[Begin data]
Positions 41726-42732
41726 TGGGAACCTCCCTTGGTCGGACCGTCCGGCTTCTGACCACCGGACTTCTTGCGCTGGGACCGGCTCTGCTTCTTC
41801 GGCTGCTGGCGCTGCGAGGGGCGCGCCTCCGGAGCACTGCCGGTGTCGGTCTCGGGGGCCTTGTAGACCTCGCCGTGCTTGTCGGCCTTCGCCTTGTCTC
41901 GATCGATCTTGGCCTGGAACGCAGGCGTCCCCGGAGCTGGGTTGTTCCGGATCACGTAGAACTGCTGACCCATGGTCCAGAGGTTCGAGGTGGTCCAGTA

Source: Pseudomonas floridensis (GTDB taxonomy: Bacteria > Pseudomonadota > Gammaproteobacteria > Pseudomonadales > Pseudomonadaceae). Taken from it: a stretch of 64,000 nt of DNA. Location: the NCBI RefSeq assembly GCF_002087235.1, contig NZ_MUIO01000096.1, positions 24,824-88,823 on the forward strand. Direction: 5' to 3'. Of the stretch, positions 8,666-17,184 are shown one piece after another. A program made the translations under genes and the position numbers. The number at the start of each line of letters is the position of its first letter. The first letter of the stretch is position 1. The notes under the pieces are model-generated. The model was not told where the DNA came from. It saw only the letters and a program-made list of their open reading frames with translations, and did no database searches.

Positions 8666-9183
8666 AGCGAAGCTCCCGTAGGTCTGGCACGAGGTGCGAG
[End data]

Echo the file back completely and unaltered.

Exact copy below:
Positions 41726-42732
41726 TGGGAACCTCCCTTGGTCGGACCGTCCGGCTTCTGACCACCGGACTTCTTGCGCTGGGACCGGCTCTGCTTCTTC
41801 GGCTGCTGGCGCTGCGAGGGGCGCGCCTCCGGAGCACTGCCGGTGTCGGTCTCGGGGGCCTTGTAGACCTCGCCGTGCTTGTCGGCCTTCGCCTTGTCTC
41901 GATCGATCTTGGCCTGGAACGCAGGCGTCCCCGGAGCTGGGTTGTTCCGGATCACGTAGAACTGCTGACCCATGGTCCAGAGGTTCGAGGTGGTCCAGTA

Source: Pseudomonas floridensis (GTDB taxonomy: Bacteria > Pseudomonadota > Gammaproteobacteria > Pseudomonadales > Pseudomonadaceae). Taken from it: a stretch of 64,000 nt of DNA. Location: the NCBI RefSeq assembly GCF_002087235.1, contig NZ_MUIO01000096.1, positions 24,824-88,823 on the forward strand. Direction: 5' to 3'. Of the stretch, positions 8,666-17,184 are shown one piece after another. A program made the translations under genes and the position numbers. The number at the start of each line of letters is the position of its first letter. The first letter of the stretch is position 1. The notes under the pieces are model-generated. The model was not told where the DNA came from. It saw only the letters and a program-made list of their open reading frames with translations, and did no database searches.

Positions 8666-9183
8666 AGCGAAGCTCCCGTAGGTCTGGCACGAGGTGCGAG